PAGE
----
Firstly, before the reform, with the disappearance of classes in possession of means of production and wealth the hierarchy in order of administrative power became the sole social estate system and the social status of every people was determined in reference to this system. After the reform the social stratification was multiplied and a trio-system appeared - in terms of wealth, in terms of power and in terms of social prestige. More channels are open before the people to promote their status. But no proper relations have been established between the three systems in the process of rapid social mobility. Some social groups of higher social prestige and greater power, for example, the intellectuals and cadres, have less income and wealth while other social strata with higher income and more wealth, for example, the self-employed households and owners of private businesses, are low in social prestige. This situation results in a psychological unbalance of many people and some people, tempted by selfish interests, take advantage of social resources in their hands to barter power and fame for money and wealth.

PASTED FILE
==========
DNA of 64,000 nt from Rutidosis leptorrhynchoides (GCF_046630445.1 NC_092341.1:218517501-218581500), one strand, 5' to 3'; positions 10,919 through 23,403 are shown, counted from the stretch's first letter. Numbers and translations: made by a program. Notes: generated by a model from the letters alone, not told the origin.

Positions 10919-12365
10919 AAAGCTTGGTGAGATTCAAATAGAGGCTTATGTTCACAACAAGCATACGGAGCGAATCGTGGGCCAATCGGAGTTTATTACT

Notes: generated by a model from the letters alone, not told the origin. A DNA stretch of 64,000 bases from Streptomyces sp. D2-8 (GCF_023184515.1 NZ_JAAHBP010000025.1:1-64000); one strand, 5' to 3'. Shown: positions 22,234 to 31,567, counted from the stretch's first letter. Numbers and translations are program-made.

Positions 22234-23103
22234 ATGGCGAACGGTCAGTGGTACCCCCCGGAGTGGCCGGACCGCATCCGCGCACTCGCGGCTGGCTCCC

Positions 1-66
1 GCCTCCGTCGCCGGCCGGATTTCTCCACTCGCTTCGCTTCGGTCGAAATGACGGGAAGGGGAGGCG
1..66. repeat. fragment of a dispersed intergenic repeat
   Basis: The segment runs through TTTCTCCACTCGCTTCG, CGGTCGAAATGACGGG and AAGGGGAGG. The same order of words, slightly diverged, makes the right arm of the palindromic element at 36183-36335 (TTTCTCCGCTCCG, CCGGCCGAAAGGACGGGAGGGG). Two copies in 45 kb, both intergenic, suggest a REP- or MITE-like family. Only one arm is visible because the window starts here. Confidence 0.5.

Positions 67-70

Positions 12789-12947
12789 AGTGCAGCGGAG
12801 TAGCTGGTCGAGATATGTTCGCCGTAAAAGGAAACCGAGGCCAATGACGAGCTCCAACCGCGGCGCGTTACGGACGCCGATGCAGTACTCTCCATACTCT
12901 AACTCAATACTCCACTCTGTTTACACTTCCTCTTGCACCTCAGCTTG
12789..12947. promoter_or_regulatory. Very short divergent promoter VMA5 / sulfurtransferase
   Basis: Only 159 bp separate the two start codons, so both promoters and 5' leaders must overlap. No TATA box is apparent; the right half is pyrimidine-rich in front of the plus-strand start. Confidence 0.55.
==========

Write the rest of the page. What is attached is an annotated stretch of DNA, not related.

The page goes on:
Secondly, before the reform egalitar- ianism dominated in distribution in China under the planned economy and all the people ate from the same big pot-one got the same reward or pay as everyone else regardless of one's performance in work. After the reform the incentive mechanism was introduced under a market economy, allowing some people to become well-off first through hard labor and honest business. But the accompanying result is that the gap in income and in the possession of wealth gets increasingly bigger between the urban and the rural areas, between different regions, between distribution under the state plan and distribution under market arrangements, between units with different power of resources allocation, and between different individuals. At first although the gap existed all the social strata benefited from the reform with the difference that some strata benefited more while others benefited less. However, over recent years the income of wealthier strata has continued to rise while the absolute income of poorer strata has been on the decrease. This phenomenon, seldom seen during the reform, has roused great concern among the scholars, who appeal to the government to adopt new tax and welfare policies to regulate people's income.